In 1347 Charles was crowned king of Bohemia by the new archbishop in Prague. Within a few months he issued a new law of coronation and defined the constitutional position of the king in the state: Bohemia became a hereditary monarchy in which the law of succession of the first-born son and his descendants was to be valid and binding; in case of the extinction of the male lineage, the law of succession devolved upon the daughters. Later, Charles's succession treaties (1364) with the Habsburg family in Austria and the Árpáds in Hungary were the bases on which the Austro-Hungarian monarchy was formed. In 1348 Charles founded the first university in central Europe to possess the same rights and liberties as did the universities of Paris and Bologna. At the same time the foundation stone was laid near Prague for another of Charles's projects—Karlštejn castle, where the imperial crown jewelry and the insignia of the crown of Bohemia were placed. In 1354 Charles led an army into Italy to secure recognition of the authority of the House of Luxembourg and of the patrimonial dominions of Bohemia. Early in 1355 he received the Iron Crown of Lombardy in Milan, and that Easter he received the imperial crown in Rome. At that time a Florentine contemporary described Charles as a medium-sized man, black-haired and broad-faced, with a habitual stoop. Having thus acquired the imperial crown, he is said to have fetched it and then returned to Prague, leaving the Italians embroiled in their own domestic problems. Petrarch was very much disillusioned by Charles.

      Back in Prague, Charles issued the decree known as the Golden Bull, a kind of imperial constitution. It regulated the election of the German king by seven electors, who, privileged with special rights, became domini terrae, real sovereigns; and above all stood the king of Bohemia. Charles's last wish was to secure the succession to the throne for his eldest son, Wenceslas. After long and difficult negotiations, Wenceslas was elected the German king. Charles died in 1378 and was buried in St. Vitus' Cathedral.

      Charles IV was a generous patron of arts and science, especially in Prague, and ardently supported church building and the establishment of charitable institutions. He was interested in the early Humanism, which especially came to influence his government, and was also influential in the development of the German written language.

Helmut Preidel

Additional Reading
Bede Jarrett, The Emperor Charles IV (1935), is a competent survey; also useful is Samuel H. Thomson, “Learning at the Court of Charles IV,” Speculum, 25:1–20 (1950). K. Pfisterer and W. Bulst (eds.), Karoli IV, Imp. Rom., vita ab eo ipso conscripta (1950), encompasses the years 1331–46. Peter Demetz, Prague in Black and Gold: Scenes from the Life of a European City (1997), has an excellent chapter on Charles and his time.

▪ king of France
byname (in France)  Charles the Fair , or (in Navarre)  Charles the Bald , French  Charles le Bel , or  Charles le Chauve , Spanish  Carlos el Hermoso , or  Carlos el Calvo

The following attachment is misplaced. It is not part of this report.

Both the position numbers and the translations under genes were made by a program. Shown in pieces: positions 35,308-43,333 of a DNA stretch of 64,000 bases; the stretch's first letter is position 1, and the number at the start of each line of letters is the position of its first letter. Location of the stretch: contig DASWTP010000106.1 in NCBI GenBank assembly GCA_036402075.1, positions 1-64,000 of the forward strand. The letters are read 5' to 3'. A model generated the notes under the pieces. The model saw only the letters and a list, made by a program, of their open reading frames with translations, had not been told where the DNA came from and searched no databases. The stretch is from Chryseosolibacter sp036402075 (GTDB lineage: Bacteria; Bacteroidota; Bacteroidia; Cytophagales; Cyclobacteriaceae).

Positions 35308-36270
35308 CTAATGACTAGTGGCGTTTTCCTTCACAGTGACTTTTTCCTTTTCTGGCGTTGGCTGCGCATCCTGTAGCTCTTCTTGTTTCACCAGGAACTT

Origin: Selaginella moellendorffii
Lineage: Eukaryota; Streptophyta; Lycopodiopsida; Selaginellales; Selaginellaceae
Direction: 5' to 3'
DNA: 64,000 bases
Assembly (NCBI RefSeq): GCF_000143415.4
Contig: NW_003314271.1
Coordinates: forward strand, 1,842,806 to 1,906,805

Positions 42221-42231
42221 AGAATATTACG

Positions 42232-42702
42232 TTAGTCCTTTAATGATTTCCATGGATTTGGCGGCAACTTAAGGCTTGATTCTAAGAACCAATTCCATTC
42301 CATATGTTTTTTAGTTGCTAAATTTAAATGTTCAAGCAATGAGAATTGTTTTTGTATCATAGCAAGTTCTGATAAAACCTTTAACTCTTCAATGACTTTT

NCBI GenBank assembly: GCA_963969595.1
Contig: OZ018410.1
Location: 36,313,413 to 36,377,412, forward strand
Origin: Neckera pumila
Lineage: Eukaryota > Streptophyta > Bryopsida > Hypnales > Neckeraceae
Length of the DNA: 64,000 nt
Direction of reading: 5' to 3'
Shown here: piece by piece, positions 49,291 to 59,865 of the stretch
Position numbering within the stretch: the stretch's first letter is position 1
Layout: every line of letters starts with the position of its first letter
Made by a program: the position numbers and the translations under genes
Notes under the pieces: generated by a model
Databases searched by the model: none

born 1294
died Feb. 1, 1328, Vincennes, Fr.
 king of France and of Navarre (as Charles I) from 1322, the last of the direct line of the Capetian dynasty; his inglorious reign was marked by his invasion of Aquitaine and by political intrigues with his sister Isabella (Isabella Of France), wife of King Edward II of England.

      After the death of his brother Philip V in 1322, Charles ignored Philip's daughter and successfully claimed the throne for himself. Among his first political intrigues as king were to bid for the German throne and to intervene in Flanders, hoping to bring that territory under the French crown; both ventures failed.

      Charles also renewed war with England by invading Aquitaine; the peace of 1327 was the great triumph of his reign, giving him a generous land settlement and 50,000 marks.

▪ king of Spain
born November 11, 1748, Portici, Kingdom of Naples
died January 20, 1819, Rome, Italy
 king of Spain (1788–1808) during the turbulent period of the French Revolution, who succeeded his father Charles III.

      Lacking qualities of leadership himself, Charles entrusted the government (1792) to Manuel de Godoy (Godoy, Manuel de), a protégé of the queen, Maria Luisa of Parma. Their adherence to the First Coalition against Revolutionary France led to a French invasion in 1794. In July 1795 the conflict with France was ended by the Peace of Basle, which was followed the next year by the Treaty of San Ildefonso, an alliance between Spain and France against England. When Napoleon (Napoleon I) again occupied northern Spain in 1807, Charles, threatened by a coup, tried to flee to America, but was stopped and forced to abdicate by supporters of his son Ferdinand (March 1808). The following May, Napoleon deposed both Charles and Ferdinand, placing his brother Joseph Bonaparte (Bonaparte, Joseph) on the Spanish throne. Charles spent the rest of his life in exile.

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Universalium. 2010.